The internet abounds with various methods for cleaning old silver. And while some of these methods are effective, should you really be using them on your antique silverware? Will the value of your old silver remain the same after polishing it?
Does polishing old silver decrease value?
Polishing old silver can decrease its value. Unfortunately, in trying to elevate the physical appearance of antique silver, some polishing methods knock off certain valuable features. Of course, when this happens, the value of the old silver decreases.
Below, we go over various myths you may have heard about silver and debunk them accordingly. We also give further explanation as to why polishing can decrease the value of old silver.
Does Polishing Old Silver Decrease its Value?
Polishing old silver can decrease its value.
Patina is a type of tarnish; it accumulates on silver over time through oxidation. As expected, fresh silver pieces typically have no tarnish. But antique pieces would have significant patina.
Of course, it would lose its value.
Patina is a part of the value of antique silver. However, some silver polishing methods (especially the common ones) scrape patina off old silver. Consequently, the piece becomes less valuable than it should actually be.
While polishing can decrease the value of old silver, this is not always the case. Professional silver polishers can polish old silver while retaining the patina.
6 Myths About Silver Debunked
Silver Polish Is the Only Substance That Can Remove Tarnish
Silver polish is not the only substance that can remove tarnish. While silver polish is specifically made for cleaning silver, many domestic items can help remove tarnish too.
You can remove tarnish using the following combinations:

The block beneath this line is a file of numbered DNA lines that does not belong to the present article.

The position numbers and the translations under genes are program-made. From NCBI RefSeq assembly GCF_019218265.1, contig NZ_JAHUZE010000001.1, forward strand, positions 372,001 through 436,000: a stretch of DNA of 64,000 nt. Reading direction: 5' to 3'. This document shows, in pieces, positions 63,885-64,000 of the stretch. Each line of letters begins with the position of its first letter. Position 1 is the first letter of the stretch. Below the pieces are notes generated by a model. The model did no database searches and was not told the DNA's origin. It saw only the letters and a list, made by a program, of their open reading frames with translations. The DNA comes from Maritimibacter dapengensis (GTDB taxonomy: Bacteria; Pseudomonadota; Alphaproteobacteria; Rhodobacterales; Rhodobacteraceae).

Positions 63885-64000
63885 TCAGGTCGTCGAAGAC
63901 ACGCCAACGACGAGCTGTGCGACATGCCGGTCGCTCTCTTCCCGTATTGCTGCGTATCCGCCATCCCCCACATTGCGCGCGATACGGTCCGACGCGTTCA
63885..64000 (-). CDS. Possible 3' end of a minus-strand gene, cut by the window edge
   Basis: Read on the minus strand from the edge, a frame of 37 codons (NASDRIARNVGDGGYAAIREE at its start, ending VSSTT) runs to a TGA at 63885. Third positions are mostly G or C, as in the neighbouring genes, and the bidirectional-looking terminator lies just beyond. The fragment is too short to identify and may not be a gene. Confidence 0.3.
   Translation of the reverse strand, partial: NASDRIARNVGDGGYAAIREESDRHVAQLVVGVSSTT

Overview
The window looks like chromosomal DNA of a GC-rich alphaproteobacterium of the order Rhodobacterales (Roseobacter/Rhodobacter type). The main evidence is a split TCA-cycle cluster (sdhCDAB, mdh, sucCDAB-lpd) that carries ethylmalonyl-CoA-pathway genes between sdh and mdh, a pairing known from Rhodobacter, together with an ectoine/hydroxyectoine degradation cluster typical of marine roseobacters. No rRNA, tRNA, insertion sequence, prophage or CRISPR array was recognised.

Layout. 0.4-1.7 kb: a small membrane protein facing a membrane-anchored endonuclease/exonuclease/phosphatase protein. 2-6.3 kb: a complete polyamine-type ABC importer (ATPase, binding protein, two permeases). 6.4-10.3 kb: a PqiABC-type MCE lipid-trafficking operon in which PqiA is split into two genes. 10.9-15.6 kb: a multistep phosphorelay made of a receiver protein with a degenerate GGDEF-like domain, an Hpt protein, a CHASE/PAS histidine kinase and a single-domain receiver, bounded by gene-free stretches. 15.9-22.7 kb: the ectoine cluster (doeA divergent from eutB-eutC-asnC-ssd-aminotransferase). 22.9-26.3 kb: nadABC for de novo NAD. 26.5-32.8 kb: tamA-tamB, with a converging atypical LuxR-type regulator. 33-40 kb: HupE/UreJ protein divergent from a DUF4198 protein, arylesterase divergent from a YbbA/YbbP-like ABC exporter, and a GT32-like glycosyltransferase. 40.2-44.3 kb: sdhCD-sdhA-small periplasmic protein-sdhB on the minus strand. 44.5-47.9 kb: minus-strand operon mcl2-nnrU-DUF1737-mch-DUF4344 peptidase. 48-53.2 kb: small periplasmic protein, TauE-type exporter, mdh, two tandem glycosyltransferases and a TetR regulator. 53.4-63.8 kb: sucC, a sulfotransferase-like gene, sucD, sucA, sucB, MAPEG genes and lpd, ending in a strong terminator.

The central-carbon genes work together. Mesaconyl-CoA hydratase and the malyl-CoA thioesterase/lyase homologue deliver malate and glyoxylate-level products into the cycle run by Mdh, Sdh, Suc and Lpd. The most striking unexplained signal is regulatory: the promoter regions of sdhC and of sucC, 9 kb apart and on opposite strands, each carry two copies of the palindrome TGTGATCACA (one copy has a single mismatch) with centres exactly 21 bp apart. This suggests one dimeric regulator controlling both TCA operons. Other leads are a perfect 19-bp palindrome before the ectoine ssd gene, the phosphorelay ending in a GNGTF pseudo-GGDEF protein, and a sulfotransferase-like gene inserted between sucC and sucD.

- Baking soda and aluminum foil
- Lemon and salt bath
- Hand sanitizer
Silver Jewelry Turns Black Readily
The darkening of silver jewelry has been overstated to seem like silver turns black pretty fast. However, this is not always true. In fact, when used and stored correctly, silver will maintain its shimmer for a long time.
Silver is not resistant to oxidation. So, it will eventually accumulate tarnish. However, this process occurs over a long period.
Aluminum Foil Must Be Shiny Side Up When Polishing Silver
Aluminum foil is typically used alongside baking soda and hot water to remove tarnish from silver. This combination employs electrolysis instead of abrasion in removing tarnish. So, silver itself is not removed during the polishing process.
Some people think that you must place the shiny side of aluminum foil up while polishing through the polishing method stated above. However, this is not true.
The dull side and the shiny side of aluminum foil have the same chemical and physical properties. So, they will play the same role in the electrolytic action that removes tarnish.
Pure Silver Is the Same as Sterling Silver
Pure silver is not the same as sterling silver.
Alone, pure silver is too soft for use in jewelry. So, to increase its solidity and durability, it is typically combined with harder metals to produce alloys. One such alloy of pure silver is sterling silver.
By mass, sterling silver contains 92.5% silver alongside 7.5% of hard, alloying metal. Typically, the alloying metal used in sterling silver is copper. However, metals like platinum, zinc, and boron may also be used.
Pure silver (also known as fine silver), on the other hand, contains 99.9% silver – the highest purity achievable.
Other silver alloys exist besides sterling silver. Some of them include Britannia silver, coin silver, and Argentium sterling silver.
Silver Has Always Been a Low-Value Metal
In recent times, the value of silver is typically far off the cost of gold. And this makes people think that silver has always had a low value. However, this is not true; silver has not always been a low-value metal.
At one point, silver was the second most valuable precious metal after gold. Alongside gold, silver was widely used as a currency in the past. So, its value has not been historically low.
Some of the factors that have affected the price of silver in modern times are demand, market liquidity, inflation, and supply. These factors are not stable for silver. So, many times the value of silver is volatile.
Silver Does Not Trigger Allergy
Pure silver (fine silver) is typically hypoallergenic. Therefore, it is very much unlikely to trigger an allergic reaction. Of course, this is not surprising; pure silver contains a tiny amount of impurities, and they may not be detected by the body.
Silver alloys, on the other hand, contain significant amounts of metals like nickel and copper. So, someone allergic to those alloying metals can react to jewelry made with such silver alloys.